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Katherine Langford tries to anchor uneven YA Netflix fantasy ‘Cursed’

Katherine Langford tries to anchor uneven YA Netflix fantasy ‘Cursed’

Katherine Langford tries to anchor uneven YA Netflix fantasy ‘Cursed’
July 24
17:00 2020

¨Where to begin? With fire or water?”

Another year, another twist on Arthurian myth. Dating back millennia, the original mythology has been re-adapted, re-worked and satirized with dozens of reinterpretations and reboots, now including Netflix’s “Cursed.”

This time, Katherine Langford inhabits the role of Nimue, the Lady of the Lake, famous for usually beseeching Arthur’s Excalibur when he’s not pulling it from a stone, now at the center of the story. Instead of Excalibur, she wields the Devil’s Tooth/Sword of Power. And instead of a quest for the Holy Grail, Nimue and her allies are fighting the Holy Roman Empire itself, who is engaging in genocide against the mystical Fey.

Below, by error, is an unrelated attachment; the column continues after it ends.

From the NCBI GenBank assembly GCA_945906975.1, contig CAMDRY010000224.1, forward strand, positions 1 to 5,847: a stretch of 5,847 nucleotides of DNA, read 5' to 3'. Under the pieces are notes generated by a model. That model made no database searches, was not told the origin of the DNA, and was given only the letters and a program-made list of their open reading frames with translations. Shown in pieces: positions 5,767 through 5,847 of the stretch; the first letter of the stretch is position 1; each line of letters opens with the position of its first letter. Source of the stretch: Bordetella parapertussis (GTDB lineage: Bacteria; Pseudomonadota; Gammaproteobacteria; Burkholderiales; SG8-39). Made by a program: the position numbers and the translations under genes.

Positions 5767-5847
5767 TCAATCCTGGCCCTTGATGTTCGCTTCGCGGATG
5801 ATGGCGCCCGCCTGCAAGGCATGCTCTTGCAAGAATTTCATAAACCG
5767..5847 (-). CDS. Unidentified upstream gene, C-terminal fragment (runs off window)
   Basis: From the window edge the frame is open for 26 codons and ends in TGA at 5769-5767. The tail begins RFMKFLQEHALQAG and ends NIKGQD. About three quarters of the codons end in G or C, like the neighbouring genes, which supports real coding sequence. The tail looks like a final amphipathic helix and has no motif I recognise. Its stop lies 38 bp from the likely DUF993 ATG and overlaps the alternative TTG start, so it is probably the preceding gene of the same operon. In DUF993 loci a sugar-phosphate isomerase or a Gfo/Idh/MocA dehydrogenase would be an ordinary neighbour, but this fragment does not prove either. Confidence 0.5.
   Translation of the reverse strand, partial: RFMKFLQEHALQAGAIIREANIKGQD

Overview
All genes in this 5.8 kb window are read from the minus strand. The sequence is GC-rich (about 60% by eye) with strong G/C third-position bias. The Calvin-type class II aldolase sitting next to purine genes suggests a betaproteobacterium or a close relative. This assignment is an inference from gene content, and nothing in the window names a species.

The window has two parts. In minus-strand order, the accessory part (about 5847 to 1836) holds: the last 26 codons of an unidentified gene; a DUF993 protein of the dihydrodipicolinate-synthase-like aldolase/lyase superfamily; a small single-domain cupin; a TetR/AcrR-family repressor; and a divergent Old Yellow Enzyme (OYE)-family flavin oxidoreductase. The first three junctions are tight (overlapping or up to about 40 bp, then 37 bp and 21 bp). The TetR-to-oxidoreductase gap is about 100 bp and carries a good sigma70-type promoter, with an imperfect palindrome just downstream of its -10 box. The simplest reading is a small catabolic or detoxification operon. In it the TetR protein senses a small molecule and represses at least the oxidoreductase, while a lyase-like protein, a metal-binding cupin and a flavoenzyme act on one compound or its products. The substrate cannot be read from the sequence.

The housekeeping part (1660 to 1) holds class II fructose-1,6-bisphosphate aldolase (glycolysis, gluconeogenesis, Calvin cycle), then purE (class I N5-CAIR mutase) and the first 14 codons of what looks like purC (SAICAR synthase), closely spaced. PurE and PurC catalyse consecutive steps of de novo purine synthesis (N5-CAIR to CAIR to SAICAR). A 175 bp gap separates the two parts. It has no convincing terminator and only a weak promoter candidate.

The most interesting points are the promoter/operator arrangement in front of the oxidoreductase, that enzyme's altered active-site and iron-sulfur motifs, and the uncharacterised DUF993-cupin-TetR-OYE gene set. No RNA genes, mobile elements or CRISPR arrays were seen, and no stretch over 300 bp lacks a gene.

So, it’s definitely a little different.

Adapted from Tom Wheeler and Frank Miller’s 2018 young adult fantasy novel of the same name, Netflix’s “Cursed” attempts to reframe the story from a more feminist point of view as Nimue and allies navigate religious extremism, court politics and her own coming-of-age across a dangerous medieval landscape. With pretty heavy influence from “Game of Thrones,” much like every fantasy show of the past decade, this promises to be a more divergent take on the source material.